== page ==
The sound engine of the MS-20 was comprised of a unique circuit design that had been simplified to the utmost degree. For each of its functions, a single transistor played an extremely important role, and this was a decisive factor in determining the MS sound. The MS-20 software project, which started as a kind of skunkworks within the Korg development department, perfectly simulated the characteristics of every single one of these electronic components. Instead of tracing the characteristics of the sound, which had been typical of software synthesizers up to that point, this project reproduced each circuit itself in software. This component-by-component modeling method was appropriated named “Component Modeling Technology,” or “CMT” for short. It also used cutting-edge tools to render the graphics to a startlingly faithful degree of precision. Together with the MS-20 controller, which was a faithful reproduction of the original MS-20 at 84% of its original size, the MS-20 plugin along with the rest of the Legacy Collection continues to be loved by artists around the world.
In 2006, Korg released the LAC-1: Legacy Analog Collection as an optional "Expansion Instrument" for the Open Architecture Synthesis Studio "OASYS", which was released in 2005. The MS-20EX was implemented as standard feature for the revolutionary KRONOS Music Workstation in 2011, and also in KRONOS X, in 2012. The now familiar sounds of the "MS-20" have been ubiquitous in popular music for the past 35 years, as well as throughout the history of Korg’s most legendary and influential products.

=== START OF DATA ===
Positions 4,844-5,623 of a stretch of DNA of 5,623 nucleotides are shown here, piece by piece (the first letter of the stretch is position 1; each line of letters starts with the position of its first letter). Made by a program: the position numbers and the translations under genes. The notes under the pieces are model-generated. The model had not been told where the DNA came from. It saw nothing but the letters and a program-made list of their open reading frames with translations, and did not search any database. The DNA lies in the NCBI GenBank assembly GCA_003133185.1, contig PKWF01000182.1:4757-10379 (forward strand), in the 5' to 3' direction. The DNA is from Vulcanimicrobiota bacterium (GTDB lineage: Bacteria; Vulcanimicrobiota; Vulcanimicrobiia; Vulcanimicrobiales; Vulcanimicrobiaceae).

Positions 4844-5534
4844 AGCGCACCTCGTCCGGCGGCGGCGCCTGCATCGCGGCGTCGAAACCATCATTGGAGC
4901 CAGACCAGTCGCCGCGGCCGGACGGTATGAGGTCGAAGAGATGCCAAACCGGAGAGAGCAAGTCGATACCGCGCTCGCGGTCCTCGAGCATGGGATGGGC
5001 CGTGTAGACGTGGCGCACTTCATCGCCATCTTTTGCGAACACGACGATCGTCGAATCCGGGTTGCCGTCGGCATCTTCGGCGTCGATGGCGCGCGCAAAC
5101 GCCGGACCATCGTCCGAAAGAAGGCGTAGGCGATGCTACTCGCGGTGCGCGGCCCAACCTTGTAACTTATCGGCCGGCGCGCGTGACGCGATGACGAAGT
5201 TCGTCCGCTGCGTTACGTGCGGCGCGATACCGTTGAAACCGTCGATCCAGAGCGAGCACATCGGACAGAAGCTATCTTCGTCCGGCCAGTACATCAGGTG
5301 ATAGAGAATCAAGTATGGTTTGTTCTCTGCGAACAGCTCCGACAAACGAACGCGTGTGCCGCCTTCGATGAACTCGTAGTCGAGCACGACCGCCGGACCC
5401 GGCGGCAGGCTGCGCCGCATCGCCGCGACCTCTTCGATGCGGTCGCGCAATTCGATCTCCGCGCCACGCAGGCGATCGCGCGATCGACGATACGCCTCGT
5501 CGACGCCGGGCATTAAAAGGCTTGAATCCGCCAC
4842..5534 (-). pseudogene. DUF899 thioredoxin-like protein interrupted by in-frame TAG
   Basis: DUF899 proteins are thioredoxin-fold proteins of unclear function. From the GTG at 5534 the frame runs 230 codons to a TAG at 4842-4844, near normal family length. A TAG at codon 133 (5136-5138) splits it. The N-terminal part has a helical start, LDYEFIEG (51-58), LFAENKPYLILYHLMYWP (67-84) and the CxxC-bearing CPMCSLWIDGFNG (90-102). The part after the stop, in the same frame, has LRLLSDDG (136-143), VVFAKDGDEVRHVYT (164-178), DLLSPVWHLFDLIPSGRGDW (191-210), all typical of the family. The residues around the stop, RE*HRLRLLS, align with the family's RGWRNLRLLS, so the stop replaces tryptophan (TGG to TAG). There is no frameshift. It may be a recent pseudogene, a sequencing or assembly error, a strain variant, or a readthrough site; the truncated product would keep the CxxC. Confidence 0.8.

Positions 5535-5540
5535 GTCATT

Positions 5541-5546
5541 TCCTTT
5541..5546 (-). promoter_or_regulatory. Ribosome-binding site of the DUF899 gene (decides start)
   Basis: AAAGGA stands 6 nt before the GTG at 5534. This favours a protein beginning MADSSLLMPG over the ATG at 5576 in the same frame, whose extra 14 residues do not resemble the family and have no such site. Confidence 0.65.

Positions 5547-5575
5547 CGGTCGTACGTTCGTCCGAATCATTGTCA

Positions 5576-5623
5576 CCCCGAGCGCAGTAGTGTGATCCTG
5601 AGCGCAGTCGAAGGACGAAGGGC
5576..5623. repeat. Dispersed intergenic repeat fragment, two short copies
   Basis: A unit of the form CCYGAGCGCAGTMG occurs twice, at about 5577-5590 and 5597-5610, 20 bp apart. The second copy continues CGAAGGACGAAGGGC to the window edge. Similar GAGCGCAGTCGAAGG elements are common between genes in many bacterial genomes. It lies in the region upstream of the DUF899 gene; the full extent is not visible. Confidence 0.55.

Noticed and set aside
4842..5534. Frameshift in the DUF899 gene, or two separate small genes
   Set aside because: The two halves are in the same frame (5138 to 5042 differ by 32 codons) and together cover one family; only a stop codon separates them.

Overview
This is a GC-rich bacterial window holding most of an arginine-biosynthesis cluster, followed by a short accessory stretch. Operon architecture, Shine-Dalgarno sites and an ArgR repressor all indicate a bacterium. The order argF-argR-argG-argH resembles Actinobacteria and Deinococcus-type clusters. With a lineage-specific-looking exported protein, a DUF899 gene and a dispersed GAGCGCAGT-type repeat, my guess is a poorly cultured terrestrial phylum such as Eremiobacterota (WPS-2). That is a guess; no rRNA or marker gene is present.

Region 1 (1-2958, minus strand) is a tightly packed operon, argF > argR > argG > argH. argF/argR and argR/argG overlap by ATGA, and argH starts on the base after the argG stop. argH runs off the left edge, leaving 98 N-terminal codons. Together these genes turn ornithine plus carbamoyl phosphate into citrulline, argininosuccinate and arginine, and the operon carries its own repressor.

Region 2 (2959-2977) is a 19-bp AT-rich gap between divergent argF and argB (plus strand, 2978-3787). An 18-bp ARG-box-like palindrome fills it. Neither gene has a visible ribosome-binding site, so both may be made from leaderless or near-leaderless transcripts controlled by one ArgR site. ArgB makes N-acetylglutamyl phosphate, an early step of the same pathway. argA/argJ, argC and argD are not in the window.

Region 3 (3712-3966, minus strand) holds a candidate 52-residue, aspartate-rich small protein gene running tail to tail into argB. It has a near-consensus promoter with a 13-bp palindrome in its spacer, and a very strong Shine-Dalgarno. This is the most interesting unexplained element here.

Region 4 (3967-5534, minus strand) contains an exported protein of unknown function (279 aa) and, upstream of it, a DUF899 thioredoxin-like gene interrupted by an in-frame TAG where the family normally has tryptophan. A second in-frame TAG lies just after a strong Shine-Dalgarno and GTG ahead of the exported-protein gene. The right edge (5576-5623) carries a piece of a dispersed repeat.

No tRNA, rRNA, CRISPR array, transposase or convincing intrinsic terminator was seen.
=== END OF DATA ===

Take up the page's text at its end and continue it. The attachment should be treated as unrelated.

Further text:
monotron / monotron DUO / monotron DELAY / monotribe (introduced 2010 and 2011)
monotron / monotribe
New sounds only possible with analog
The monotron/monotribe series were developed from the concept of an analog synthesizer that would fit in the palm of your hand. With a VCF that was capable of self-oscillation while using the same circuit as the MS-10/20 to generate powerful sounds, the monotron provided a single set of VCO, VCF, and LFO controls, while the monotron DUO provided two VCO units, and the monotron DELAY featured an internal delay unit. Development benefited from advice that was provided by the developers of the MS-20, making the sound even more robust. Based on this monotron, the sound engine was further enhanced, and with the addition of a step sequencer and analog drums inherited from the ELECTRIBE series, it was released as the monotribe; ushering in a new generation of analog devices where "the operations themselves are the performance." The sync functionality was also analog, allowing audio signals to be used. It goes without saying that the filter also used the same circuit as the MS-10/20.
KORG iMS-20 for iPad (introduced 2010)
KORG iMS-20 for iPad
Transforming your iPad into an analog synth studio
The iMS-20 iPad app developed in cooperation with the DETUNE Corporation used Korg's proprietary "CMT" sound engine technology not only to perfectly reproduce the sound of the MS-20 but to also provide an analog sequencer based on the SQ-10 and a six-part drum machine, making it a full-fledged music production environment that could be used by professionals. Its KAOSS PAD function allowed it to be played and controlled intuitively, and integration with the "SoundCloud" music distribution and sharing site meant that the iMS-20 opened up a new style of music making to everyone. In addition to reproducing the patching of the MS-20, it also allowed "banana patching" that made it possible to connect one output to multiple inputs - one of the many ideas that were possible only when implemented in digital form.